Opus Magnum Gif
One of the machines I created. It's not that efficient but it gets the job done.

Lead into Gold


I guess that’s what I like about Opus Magnum. The thought processes that I have to go through to overcome the puzzles are ones in which I can see the parallels with other areas of life. When you are feeling depressed, fatigued and ready to give up on life, even the smallest things seem impossible. The manner of breaking things down into even smaller steps, and taking little bits of action on these, is probably one of the most useful ways to edge yourself towards things that you value. Having the freedom to do this is what Opus Magnum grants the player, and is one of the reasons that I’ve seen it described as being one of the most accessible Zachtronics titles. If there was a strict “Achieve this in ten cycles” style failure state, I think I might have bounced off Opus Magnum after an hour or two. As it stands, I keep going back to it to get a small taste of those mental states that seem so scarce in my non-gaming life. Maybe one day I'll feel satisfaction over something more than solving a puzzle in a game. Until then, I’ve got elements to bond.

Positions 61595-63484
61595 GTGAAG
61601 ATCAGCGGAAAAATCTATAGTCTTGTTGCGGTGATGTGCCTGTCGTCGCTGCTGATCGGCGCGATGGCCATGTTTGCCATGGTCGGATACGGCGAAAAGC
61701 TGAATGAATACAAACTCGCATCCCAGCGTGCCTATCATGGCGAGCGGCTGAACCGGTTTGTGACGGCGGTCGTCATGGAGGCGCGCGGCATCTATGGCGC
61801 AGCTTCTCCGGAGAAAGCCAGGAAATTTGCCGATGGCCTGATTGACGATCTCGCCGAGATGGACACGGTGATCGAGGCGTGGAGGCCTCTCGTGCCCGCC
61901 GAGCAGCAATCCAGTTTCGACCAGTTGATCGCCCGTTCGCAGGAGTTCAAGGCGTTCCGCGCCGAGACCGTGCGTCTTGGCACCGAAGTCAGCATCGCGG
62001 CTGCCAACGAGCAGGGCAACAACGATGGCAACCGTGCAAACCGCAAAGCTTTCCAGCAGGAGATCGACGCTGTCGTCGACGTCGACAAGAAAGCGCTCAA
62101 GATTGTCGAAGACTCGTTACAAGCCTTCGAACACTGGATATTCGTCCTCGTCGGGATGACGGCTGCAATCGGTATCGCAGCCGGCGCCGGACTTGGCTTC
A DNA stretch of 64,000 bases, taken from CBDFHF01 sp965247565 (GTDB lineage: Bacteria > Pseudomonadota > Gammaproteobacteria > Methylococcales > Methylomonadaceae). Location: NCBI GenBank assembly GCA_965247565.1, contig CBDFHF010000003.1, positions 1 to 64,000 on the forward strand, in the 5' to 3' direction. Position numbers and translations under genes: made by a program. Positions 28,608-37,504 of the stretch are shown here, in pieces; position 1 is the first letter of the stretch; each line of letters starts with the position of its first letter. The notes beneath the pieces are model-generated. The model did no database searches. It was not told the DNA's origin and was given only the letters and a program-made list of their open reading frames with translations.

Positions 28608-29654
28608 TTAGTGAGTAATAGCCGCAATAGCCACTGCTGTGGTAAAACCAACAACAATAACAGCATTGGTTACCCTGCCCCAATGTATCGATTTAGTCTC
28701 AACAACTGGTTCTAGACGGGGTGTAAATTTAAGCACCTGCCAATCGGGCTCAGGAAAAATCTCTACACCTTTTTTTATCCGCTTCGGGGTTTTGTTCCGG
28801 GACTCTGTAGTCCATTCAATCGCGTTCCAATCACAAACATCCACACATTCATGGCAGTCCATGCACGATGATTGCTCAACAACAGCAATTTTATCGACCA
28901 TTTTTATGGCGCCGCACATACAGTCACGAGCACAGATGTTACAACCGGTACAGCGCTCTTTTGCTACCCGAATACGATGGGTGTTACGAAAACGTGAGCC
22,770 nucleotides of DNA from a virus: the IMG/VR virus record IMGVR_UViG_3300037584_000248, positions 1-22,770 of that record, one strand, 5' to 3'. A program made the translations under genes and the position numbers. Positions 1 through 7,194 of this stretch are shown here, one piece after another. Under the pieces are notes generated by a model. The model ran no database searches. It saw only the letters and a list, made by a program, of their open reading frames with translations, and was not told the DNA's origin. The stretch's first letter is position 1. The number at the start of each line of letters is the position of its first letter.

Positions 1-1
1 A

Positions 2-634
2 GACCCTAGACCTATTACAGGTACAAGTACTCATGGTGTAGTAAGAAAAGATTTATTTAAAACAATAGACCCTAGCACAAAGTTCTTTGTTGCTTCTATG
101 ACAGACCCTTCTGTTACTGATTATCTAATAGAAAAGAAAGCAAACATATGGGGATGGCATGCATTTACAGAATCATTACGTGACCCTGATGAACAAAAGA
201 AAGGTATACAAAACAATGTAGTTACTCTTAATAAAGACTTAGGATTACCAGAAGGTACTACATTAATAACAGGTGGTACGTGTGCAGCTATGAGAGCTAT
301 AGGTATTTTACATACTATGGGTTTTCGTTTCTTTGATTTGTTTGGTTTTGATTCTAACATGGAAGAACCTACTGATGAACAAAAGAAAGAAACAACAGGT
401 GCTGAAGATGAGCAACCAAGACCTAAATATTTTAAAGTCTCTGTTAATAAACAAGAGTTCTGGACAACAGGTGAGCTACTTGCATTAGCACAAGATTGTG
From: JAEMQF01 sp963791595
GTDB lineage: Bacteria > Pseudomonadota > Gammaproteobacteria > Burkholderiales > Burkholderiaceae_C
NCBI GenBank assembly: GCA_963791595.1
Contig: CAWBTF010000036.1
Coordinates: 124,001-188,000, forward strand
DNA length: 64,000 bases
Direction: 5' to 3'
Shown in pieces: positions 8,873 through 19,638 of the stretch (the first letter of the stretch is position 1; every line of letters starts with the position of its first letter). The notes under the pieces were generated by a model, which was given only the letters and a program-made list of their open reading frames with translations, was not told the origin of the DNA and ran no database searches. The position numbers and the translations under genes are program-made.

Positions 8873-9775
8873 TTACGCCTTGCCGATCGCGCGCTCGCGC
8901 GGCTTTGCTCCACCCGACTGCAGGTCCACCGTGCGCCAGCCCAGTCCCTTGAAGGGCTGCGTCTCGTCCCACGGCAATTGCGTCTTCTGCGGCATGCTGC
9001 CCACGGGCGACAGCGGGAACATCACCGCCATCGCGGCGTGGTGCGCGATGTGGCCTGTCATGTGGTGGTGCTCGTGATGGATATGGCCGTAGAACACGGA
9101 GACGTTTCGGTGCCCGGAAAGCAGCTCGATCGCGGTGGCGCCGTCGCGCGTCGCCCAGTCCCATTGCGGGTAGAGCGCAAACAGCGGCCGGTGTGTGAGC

Post Script: I originally thought that this piece would be finished and up on my site before now, but my mood and health imploded again. The irony of a piece about depression being held up by depression isn’t lost on me. Maybe I should write something about sex or wealth, so that said article could be held up by something more pleasurable. The whole time I was tinkering with this post, my mind has been yelling at me as to “What’s the point?” and “It’s not worth it!” Even today, the day I’ve published it, I admit that I still feel that way. I decided to post it, and I did, so that is what I am getting from this, the knowledge that I followed through with it and got it posted up. I guess that’s a win but it doesn’t feel like anything right now, which is a numbness that is one of my closest companions most of the time. Anyway, thanks for reading, and if you've found any particular games good for mood, please let me know below in the comments or find me on social media :).